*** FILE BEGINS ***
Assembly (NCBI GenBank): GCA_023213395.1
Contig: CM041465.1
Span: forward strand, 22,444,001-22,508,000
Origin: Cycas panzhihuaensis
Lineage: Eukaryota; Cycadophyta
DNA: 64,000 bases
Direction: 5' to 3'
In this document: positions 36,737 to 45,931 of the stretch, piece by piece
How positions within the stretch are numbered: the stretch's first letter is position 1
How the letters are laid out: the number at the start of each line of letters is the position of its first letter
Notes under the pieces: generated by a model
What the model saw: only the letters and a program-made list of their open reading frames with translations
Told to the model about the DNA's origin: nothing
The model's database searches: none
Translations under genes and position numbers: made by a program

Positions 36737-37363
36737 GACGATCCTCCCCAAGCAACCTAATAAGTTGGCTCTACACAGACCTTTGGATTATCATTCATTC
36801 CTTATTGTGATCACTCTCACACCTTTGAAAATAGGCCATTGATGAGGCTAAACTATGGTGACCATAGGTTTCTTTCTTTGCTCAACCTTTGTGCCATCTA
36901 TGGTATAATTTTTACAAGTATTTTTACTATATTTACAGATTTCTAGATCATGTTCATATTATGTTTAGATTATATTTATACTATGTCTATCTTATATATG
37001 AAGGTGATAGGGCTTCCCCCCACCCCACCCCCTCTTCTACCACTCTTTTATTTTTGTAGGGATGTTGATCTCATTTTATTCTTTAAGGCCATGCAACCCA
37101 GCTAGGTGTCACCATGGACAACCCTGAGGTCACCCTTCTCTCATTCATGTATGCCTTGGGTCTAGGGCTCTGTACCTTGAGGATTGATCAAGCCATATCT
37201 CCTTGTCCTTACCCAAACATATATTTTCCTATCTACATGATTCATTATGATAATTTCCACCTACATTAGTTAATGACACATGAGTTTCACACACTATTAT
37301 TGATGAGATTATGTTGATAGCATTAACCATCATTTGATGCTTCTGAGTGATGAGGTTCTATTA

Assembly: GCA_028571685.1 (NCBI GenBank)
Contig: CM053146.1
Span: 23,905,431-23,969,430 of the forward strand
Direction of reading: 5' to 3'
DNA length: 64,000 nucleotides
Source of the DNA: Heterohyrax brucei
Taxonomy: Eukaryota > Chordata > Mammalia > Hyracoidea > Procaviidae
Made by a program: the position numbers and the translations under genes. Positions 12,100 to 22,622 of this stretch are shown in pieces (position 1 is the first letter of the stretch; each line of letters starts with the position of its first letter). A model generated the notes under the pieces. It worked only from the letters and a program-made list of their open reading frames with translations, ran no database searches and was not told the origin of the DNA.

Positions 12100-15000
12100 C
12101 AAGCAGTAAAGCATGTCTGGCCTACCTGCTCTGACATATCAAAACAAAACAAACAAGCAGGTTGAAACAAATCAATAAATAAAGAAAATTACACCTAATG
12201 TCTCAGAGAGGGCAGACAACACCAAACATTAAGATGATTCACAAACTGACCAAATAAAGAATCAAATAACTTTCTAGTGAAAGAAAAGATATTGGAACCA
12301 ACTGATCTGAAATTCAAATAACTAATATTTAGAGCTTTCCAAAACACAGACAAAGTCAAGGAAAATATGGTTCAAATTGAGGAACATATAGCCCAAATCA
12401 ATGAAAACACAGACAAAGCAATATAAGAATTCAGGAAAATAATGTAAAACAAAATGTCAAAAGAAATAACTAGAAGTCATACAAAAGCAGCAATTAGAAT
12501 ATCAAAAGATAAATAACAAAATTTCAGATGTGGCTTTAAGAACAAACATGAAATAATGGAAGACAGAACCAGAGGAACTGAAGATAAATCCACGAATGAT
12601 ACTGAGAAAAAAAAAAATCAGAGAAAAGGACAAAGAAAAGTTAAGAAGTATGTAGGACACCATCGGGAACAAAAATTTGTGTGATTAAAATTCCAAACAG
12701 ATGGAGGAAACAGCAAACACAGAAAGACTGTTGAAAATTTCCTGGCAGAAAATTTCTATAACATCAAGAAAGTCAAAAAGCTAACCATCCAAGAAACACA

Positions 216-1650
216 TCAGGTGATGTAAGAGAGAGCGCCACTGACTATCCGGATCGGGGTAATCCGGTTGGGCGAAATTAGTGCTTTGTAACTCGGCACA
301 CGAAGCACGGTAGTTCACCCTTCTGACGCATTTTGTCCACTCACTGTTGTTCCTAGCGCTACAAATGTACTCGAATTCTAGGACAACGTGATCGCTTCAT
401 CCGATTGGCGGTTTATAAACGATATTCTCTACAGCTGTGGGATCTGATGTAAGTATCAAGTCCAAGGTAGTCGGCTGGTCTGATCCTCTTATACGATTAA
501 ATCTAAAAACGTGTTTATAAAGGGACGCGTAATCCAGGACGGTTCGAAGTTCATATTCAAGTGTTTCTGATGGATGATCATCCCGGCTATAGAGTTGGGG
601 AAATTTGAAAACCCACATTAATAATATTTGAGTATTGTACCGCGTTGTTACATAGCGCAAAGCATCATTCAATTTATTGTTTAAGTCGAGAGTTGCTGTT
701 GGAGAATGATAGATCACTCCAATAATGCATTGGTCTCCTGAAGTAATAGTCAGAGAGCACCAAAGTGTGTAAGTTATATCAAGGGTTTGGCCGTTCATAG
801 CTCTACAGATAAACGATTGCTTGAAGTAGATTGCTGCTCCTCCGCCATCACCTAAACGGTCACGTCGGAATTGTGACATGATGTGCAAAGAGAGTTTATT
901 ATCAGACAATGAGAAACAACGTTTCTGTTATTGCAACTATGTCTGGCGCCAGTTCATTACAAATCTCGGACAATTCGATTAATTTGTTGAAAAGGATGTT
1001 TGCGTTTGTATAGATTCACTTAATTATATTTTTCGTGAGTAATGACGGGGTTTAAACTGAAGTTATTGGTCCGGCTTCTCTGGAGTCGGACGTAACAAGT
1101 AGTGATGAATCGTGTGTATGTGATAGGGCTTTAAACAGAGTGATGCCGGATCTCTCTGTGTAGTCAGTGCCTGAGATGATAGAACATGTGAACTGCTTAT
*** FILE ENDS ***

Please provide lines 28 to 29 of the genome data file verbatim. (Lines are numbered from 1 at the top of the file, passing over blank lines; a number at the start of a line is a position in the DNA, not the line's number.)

DNA length: 64,000 nucleotides
Source of the DNA: Heterohyrax brucei